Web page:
New Book | The Art of the Bird

Posted in books by Editor on January 13, 2020

From The University of Chicago Press:

Roger Lederer, The Art of the Bird: The History of Ornithological Art through Forty Artists (Chicago: The University of Chicago Press, 2019), 224 pages, ISBN: 978-0226675053, $35.

The human history of depicting birds dates to as many as 40,000 years ago, when Paleolithic artists took to cave walls to capture winged and other beasts. But the art form has reached its peak in the last four hundred years. In The Art of the Bird, devout birder and ornithologist Roger J. Lederer celebrates this heyday of avian illustration in forty artists’ profiles, beginning with the work of Flemish painter Frans Snyders in the early 1600s and continuing through to contemporary artists like Elizabeth Butterworth, famed for her portraits of macaws. Stretching its wings across time, taxa, geography, and artistic style—from the celebrated realism of American conservation icon John James Audubon, to Elizabeth Gould’s nineteenth-century renderings of museum specimens from the Himalayas, to Swedish artist and ornithologist Lars Jonsson’s ethereal watercolors—this book is feathered with art and artists as diverse and beautiful as their subjects. A soaring exploration of our fascination with the avian form, The Art of the Bird is a testament to the ways in which the intense observation inherent in both art and science reveals the mysteries of the natural world.

Roger J. Lederer is professor emeritus of biological sciences at California State University, Chico, where he taught courses on ornithology and ecology. He is the author of Beaks, Bones, and Bird Songs: How the Struggle for Survival Has Shaped Birds and Their Behavior; coauthor of Latin for Bird Lovers; and creator of Ornithology.com.



1  Flemish Baroque Artists, 1580–1700
From the early seventeenth to early eighteenth centuries, Flemish painters favoured exotic birds as subjects, especially parrots and peacocks.
Frans Snyders (1579–1657)
Carel Pietersz Fabritius (1622–1654)
Melchior d’Hondecoeter (1636–95)

2  Early English Artists, 1626–1716
Animal representations were superseded by religious paintings and portraiture, but painters of these genres often worked with animaliers to add creatures to scenes.
Francis Barlow (1626–1704)
Jakob Bogdani (1658–1724)
Marmaduke Cradock (1660–1716)

3  Natural History, 1680–1806
Explorers brought back specimens from exotic destinations, popularizing natural history. As new birds were discovered, collected, and named, the science of ornithology came into being with the help of artists who illustrated these new discoveries.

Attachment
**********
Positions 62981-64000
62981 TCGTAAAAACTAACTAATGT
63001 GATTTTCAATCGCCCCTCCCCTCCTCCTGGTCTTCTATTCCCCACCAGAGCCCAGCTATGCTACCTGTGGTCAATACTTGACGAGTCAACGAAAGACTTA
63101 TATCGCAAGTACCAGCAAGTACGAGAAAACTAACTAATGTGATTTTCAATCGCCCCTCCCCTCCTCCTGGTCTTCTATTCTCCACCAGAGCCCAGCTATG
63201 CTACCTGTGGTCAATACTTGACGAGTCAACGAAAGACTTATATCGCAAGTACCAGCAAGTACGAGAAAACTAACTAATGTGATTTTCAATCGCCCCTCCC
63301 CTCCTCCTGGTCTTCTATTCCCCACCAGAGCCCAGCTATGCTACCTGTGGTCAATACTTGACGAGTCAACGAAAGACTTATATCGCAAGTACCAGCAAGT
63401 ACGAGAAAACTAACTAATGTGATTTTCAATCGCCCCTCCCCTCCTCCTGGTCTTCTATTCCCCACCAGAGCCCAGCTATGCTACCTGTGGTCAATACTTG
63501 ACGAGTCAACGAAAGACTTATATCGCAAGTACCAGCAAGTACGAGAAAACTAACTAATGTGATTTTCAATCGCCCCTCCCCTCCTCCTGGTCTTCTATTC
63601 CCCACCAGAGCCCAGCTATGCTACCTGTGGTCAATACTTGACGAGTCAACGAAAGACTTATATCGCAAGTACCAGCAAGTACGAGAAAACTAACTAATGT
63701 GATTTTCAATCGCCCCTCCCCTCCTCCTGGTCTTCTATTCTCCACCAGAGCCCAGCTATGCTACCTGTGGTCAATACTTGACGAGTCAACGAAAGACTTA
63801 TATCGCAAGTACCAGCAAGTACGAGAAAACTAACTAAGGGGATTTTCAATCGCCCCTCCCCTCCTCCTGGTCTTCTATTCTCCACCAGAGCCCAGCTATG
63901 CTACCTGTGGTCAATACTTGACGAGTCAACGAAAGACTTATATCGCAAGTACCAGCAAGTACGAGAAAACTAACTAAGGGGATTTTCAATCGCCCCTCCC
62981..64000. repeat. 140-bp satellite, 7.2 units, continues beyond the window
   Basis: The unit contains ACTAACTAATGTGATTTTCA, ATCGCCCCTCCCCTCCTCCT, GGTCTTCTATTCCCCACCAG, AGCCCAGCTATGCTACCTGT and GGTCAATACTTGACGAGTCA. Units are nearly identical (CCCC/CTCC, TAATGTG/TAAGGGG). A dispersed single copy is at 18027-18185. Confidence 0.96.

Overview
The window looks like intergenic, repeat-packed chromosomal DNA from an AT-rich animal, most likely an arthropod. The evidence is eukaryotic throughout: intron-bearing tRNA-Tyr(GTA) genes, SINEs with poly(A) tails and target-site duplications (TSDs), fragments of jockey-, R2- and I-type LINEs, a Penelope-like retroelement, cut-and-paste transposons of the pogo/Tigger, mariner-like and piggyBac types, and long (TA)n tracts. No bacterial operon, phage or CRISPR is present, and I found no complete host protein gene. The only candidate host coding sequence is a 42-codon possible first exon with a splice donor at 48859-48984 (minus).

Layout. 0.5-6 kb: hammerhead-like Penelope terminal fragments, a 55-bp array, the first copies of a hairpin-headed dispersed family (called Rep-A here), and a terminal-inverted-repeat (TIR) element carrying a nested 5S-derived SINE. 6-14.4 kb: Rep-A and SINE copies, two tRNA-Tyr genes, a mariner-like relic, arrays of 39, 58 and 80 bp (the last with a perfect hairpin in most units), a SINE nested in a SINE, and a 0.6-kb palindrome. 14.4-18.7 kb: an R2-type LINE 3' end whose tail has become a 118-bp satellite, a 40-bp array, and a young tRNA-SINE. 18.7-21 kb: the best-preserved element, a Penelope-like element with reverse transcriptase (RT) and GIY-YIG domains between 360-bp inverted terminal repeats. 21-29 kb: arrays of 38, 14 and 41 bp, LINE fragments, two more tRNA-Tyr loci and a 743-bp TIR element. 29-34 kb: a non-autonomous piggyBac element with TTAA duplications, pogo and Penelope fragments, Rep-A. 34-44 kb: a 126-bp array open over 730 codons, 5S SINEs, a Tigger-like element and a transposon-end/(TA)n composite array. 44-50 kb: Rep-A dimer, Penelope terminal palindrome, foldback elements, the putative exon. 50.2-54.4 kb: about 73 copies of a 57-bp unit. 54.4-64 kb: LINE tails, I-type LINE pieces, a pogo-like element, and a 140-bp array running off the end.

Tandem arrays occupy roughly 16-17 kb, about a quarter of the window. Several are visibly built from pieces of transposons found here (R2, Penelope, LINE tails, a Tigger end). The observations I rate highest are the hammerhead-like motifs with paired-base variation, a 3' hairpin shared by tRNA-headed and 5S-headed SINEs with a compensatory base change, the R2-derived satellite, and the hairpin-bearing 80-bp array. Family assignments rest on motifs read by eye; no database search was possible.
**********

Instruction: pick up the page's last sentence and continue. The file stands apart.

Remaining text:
Mark Catesby (1682/3–1749)
George Edwards (1694–1773)
Aert Schouman (1710–1792)

4  Before Ecology
Natural history focused on the identification of organisms. Naming became more standardized, thoughtful, and detailed, as did the art that accompanied it.
Thomas Bewick (1753–1828)
Lady Elizabeth Symonds Gwillim (1763–1807)
Alexander Wilson (1766–1813)

5  Early Scientific Illustration
Art began to accurately reflect the habitat and behaviour of birds, as observation revealed the subtle details of their physical appearance and their behavioural patterns.
John James Audubon (1785–1851)
Prideaux John Selby (1788–1867)
Elizabeth Gould (1804–1841)

6  In the Age of Darwin
The age of Darwin was also the golden age of ornithology. Ideas about how birds’ shape, colours and behaviour came to be and what relationships they had were debated.
Edward Lear (1812–1888)
Joseph Wolf (1820–1899)
William Matthew Hart (1830–1908)

7  Art and Science Overlap
As exploration of the natural world expanded, artists became important observers. Comparing species and varieties required artists to put more than one species on a page, and scientific monographs on specific bird groups became more common.
John Gerrard Keulemans (1842–1912)
Robert Ridgway (1850–1929)
Archibald Thorburn (1860–1935)
Bruno Liljefors (1860–1939)
Allan Cyril Brooks (1869–1946)
Louis Agassiz Fuertes (1874–1927)

8  Broader Appeal
The skills of artists, the variety of their styles, their publications, and their reach to communities outside of the art world stoked the public’s interest both in birds and art.
Claude Gibney Finch-Davies (1875–1920)
Lilian Marguerite Medland (1880–1955)
Neville William Cayley (1886–1950)
Jessie Arms Botke (1883–1971)
Eric Ennion (1900–1981)
Roger Tory Peterson (1908–1996)

9  Bird Art Support Birds
When the environmental movement began in earnest in the latter half of the twentieth century, people noticed that bird habitats were disappearing and bird numbers declining. Artists helped to increase public awareness of these environmental issues.
Janet Turner (1914–1988)
Arthur B. Singer (1917–1990)
Keith Shackleton (1923–2015)
William Thomas Cooper (1934–2015)
James Fenwick Lansdowne (1937–2008)

10  Ornithological Art Expands
Bird field guides and illustrated books maintain their popularity but artists are also producing novel, creative and bizarre bird art that continues to enthral and inspire.
Raymond Harris-Ching (b. 1939)
Hilary Burn (b. 1946)
Elizabeth Butterworth (b. 1949)
Lars Jonsson (b. 1952)
David Allen Sibley (b. 1961)


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